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Asynchronous ARM watches power

A radical new design of ARM processor loses the clock to reduce power and noise

UK chip designers ARM and Philips offshoot Handshake Solutions have announced a clockless ARM processor core. The design, which will be available in the first quarter of next year, is intended for use in smart cards, consumer electronics and automotive applications.

Clockless processors, also known as asynchronous or self-timed chips, have no central timer switching the chip at a regular rate, so they emit far less radiation and use less power than standard processor designs. When there is no processing activity, they consume close to no power yet can respond instantly to requests.

"Applying Handshake Technology to the industry-leading ARM architecture will result in a new type of ultra low-power processor, enabling new classes of application," Wouter Van Roost, chief executive of Handshake Solutions, said in a statement. Handshake Solution's technology is already in use in millions of chips, the company said, in 80C51 microcontrollers that can be run in either synchronous or asynchronous mode.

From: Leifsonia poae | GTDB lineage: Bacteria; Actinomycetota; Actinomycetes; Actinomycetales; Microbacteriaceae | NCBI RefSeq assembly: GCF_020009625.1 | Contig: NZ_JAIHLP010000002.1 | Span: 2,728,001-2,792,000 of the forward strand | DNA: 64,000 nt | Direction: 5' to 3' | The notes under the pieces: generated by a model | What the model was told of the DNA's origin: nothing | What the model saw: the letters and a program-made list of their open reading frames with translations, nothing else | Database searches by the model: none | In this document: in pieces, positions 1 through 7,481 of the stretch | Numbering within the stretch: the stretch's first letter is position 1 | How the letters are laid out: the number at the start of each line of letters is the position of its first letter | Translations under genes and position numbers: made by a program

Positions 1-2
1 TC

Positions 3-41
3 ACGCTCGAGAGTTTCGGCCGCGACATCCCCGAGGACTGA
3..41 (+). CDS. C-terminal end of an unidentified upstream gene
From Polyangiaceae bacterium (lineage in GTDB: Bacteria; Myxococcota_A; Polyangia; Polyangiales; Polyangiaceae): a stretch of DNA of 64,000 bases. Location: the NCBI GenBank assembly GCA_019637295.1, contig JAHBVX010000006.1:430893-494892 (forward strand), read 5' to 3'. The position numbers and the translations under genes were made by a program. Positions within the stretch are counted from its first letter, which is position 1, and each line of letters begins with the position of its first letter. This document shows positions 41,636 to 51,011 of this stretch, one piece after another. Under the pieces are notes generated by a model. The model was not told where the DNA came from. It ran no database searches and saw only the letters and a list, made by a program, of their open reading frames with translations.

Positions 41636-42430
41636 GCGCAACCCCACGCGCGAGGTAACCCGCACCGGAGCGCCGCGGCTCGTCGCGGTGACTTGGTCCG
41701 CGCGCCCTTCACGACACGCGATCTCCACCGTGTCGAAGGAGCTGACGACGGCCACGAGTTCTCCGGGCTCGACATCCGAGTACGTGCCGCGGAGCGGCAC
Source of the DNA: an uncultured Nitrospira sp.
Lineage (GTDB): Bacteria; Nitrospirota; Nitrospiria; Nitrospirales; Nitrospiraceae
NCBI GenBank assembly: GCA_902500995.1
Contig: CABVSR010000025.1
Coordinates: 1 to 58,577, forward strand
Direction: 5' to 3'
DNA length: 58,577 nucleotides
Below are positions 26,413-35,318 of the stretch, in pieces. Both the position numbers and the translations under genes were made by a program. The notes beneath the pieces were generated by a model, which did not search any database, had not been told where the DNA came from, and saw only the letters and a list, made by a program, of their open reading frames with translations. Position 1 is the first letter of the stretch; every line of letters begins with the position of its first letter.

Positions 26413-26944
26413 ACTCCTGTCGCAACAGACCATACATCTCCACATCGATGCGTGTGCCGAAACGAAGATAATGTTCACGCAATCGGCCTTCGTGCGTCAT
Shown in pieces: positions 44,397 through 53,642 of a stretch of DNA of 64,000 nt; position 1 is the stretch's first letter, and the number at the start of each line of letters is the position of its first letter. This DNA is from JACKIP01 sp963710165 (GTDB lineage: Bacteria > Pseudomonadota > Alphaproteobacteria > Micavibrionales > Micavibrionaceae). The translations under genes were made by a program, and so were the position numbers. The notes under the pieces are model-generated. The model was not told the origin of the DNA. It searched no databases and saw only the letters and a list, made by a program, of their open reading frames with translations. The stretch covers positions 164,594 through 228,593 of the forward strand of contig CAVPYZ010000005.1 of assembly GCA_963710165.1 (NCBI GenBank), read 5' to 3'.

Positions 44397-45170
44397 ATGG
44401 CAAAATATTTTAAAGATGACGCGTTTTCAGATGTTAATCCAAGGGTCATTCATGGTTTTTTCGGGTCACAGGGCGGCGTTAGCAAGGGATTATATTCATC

Many other chip companies have investigated asynchronous computing, including Intel, IBM and Motorola. However, this is thought to be the first general purpose asynchronous commercial processor to reach the market -- problems with previous designs have included lacklustre performance, programming difficulties and interfacing with existing memory and peripheral busses that assume a clocked processor.

Handshake Technology and ARM says that the new processor is compliant with existing ARM architectures, and can also be run in both modes.